There are an awful lot of Bernie Sanders supporters refusing to concede defeat.
On Monday, the Vermont senator found himself in the unlikely position of being booed by his own supporters when he asked them to unite around the Democratic candidate and support Hillary Clinton.
Many of Mr Sanders supporters have made little attempt to hide their disdain for the former secretary of state, saying that her acceptance of corporate money and her links to Wall Street make her little better than the Republicans. Some have even suggested they would rather vote for Donald Trump.
Their anger intensified after the emergence of Democratic National Committee (DNC) emails, published by Wikileaks, which revealed a plot by officials to smear Mr Sanders and support his establishment rival, Ms Clinton. That controversy resulted in Sunday in the resignation of the DNC chairperson, Debbie Wasserman Schultz.
Ms Wasserman Schultz was heckled and booed on Monday morning when she addressed delegates. It was also announced that she would not officially open the convention – a decision that was taken to ensure prime time television coverage was not dominated by sights of her being booed.
Instead, the job will fall to Stephanie Rawlings Blake, the Mayor of Baltimore.
Meanwhile, Mr Sanders found himself being being booed when he addressed supporters and said it was essential to support Ms Clinton to prevent Mr Trump becoming candidate.
“Brothers and sisters, this is the real world that we live in,” he said, according to Reuters. “Trump is a bully and a demagogue.”
Members of the crowd started screaming back: “So is Hillary” Someone else shouted: “She stole the election.”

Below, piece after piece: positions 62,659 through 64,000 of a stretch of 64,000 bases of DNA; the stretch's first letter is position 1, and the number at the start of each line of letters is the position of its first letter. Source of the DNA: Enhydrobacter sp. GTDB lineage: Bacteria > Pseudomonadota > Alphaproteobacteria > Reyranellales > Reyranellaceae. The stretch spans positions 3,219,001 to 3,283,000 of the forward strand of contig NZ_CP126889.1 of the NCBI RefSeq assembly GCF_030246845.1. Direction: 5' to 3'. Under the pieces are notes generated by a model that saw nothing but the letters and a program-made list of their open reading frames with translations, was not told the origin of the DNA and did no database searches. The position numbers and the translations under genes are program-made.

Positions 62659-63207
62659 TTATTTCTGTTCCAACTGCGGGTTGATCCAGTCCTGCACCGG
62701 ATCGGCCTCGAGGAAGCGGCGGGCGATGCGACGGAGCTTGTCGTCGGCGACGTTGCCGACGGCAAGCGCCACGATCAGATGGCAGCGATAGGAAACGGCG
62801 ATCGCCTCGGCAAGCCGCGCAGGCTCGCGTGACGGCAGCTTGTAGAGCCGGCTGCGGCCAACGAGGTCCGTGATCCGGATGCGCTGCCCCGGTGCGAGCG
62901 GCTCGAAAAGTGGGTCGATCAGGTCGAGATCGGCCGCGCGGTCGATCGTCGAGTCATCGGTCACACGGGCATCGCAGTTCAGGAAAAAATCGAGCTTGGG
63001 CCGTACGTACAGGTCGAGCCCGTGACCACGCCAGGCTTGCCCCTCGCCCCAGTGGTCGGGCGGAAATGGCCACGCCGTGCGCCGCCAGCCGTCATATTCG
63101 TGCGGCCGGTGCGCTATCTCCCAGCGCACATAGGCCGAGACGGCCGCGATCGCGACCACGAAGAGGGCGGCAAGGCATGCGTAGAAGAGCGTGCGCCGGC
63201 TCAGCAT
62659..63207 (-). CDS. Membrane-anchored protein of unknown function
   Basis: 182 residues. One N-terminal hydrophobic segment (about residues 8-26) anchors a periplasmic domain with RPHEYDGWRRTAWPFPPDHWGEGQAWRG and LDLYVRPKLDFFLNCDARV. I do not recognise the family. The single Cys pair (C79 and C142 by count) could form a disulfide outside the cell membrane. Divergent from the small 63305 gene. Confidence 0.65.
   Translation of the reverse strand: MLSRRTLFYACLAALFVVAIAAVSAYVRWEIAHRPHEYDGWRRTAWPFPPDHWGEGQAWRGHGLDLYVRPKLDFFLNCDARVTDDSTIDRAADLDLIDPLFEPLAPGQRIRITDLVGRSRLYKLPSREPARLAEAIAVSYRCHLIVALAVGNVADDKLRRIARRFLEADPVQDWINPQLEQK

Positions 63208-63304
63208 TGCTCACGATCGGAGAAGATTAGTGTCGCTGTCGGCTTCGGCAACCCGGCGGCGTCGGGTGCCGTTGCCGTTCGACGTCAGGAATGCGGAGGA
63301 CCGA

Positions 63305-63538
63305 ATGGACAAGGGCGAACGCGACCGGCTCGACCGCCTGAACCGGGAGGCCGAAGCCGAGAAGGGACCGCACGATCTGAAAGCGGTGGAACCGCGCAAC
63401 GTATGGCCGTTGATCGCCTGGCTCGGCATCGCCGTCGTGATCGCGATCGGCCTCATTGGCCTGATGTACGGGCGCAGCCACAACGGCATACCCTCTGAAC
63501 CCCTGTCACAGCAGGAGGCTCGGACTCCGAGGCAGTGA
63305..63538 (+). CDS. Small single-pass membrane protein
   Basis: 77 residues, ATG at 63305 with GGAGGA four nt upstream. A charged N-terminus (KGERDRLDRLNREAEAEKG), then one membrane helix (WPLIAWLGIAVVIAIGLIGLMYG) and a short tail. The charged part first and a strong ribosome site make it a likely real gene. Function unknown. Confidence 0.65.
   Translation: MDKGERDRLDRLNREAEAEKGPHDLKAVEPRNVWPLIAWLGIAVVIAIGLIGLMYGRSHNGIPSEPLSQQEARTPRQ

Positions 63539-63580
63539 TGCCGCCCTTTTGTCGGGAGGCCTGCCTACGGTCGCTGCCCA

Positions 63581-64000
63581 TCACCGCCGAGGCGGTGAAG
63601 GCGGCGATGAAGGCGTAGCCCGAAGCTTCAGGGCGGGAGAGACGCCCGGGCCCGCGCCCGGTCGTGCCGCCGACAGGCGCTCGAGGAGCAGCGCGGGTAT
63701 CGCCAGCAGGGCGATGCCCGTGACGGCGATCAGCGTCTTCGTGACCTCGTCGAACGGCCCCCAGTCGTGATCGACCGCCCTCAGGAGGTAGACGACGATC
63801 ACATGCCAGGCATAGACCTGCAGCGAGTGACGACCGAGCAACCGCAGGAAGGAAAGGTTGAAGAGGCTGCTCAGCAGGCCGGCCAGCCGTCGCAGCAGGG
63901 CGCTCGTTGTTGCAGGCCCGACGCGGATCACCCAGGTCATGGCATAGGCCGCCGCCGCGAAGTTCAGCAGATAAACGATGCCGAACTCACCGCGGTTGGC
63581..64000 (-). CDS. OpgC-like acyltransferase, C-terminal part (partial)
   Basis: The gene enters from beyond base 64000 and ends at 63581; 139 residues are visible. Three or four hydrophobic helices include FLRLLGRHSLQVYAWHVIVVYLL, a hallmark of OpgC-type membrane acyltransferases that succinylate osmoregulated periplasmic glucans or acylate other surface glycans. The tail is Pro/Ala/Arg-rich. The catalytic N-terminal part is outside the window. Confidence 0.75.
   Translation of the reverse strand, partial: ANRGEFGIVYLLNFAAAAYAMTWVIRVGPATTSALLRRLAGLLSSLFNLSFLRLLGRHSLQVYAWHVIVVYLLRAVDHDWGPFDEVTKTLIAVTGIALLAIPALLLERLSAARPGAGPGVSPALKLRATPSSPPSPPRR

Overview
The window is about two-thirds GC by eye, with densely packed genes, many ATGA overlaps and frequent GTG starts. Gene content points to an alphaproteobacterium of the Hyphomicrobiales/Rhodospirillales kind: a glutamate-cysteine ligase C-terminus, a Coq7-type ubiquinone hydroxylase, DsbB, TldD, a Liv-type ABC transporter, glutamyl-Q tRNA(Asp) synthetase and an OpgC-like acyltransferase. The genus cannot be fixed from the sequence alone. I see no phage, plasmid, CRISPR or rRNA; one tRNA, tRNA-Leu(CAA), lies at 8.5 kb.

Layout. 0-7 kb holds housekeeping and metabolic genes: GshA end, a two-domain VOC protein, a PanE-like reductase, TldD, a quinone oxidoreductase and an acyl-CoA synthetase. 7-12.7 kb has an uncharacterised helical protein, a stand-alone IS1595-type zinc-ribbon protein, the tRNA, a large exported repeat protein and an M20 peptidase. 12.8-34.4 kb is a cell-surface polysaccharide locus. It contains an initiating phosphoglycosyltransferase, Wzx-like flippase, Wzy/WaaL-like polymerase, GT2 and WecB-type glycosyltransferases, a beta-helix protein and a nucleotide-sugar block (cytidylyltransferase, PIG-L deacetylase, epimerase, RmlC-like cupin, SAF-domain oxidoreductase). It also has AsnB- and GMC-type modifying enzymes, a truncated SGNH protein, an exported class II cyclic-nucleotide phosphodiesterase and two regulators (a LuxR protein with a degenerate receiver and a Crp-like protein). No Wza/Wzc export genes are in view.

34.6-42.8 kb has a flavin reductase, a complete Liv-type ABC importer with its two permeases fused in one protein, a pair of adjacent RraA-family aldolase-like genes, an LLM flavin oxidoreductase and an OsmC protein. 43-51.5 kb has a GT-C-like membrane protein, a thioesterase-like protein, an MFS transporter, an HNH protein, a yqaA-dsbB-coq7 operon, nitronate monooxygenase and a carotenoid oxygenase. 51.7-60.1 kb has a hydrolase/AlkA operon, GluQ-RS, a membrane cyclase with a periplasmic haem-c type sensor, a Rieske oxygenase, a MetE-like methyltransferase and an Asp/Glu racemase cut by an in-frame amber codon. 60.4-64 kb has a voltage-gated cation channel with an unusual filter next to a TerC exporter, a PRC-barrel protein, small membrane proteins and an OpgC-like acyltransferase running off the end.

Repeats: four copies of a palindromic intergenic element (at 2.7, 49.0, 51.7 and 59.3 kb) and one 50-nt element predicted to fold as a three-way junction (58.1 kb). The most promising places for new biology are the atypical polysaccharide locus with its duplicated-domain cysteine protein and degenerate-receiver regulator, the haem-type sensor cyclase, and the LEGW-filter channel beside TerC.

Outside Philadelphia City Hall, a number of supporters of Mr Sanders said they were refusing to concede that their candidate had lost. Others said they were unsure who they would vote for in November.
“We know that both parties stand for the same agenda,” Chris Hassell, a businessman from Santa Fe, told The Independent. “We are retying to get progressive people elected and stop the corruption.”
Alongside him Martha Accosta, said: “Trump or Hillary is not the choice. We want something that defends democracy.”
Other supporters of Mr Sanders rejected suggestions that by not voting for Ms Clinton they would ensure victory for Mr Trump, a charge that was leveled at supporters of Ralph Nader in 2000 when he was accused of taking votes away from Al Gore and allowing George Bush to secure the presidency.
Mike Tagliabue, from New York, said the most important thing was helping ensure Mr Sanders’ platform was adopted by Ms Clinton and that she selected progressive people for her government. Many supporters of Mr Sanders – and he do – have voiced their disappointment over the decision to select centrist Tim Kaine as her vice presidential pick.
“When I look at the voting system, it just seems rigged,” he said.
The leak last Friday of more than 19,000 DNC emails has put the spotlight back on Mr Sanders failed bid to win the Democratic nomination, and in particular on his complaints during the campaign that the party establishment was working to undermine him.
A democratic socialist, Mr Sanders ran an unexpectedly tough race against Ms Clinton, galvanising young and liberal voters with his calls to eradicate income inequality.
On Monday, Mr Sanders brought the loudest cheers when he noted that Congresswoman Wasserman Schultz had resigned as the DNC chair.
“Her resignation opens up the possibility of new leadership at the top of the Democratic Party,” he said.
Ms Wasserman Schultz’s resignation is effective at the end of the convention, but on Monday she said she would not speak at the convention.
“I have decided that in the interest of making sure that we can start the Democratic convention on a high note that I am not going to gavel in the convention,” she told the Sun-Sentinel.
“This needs to be all about making sure that everyone knows that Hillary Clinton would make the best president.”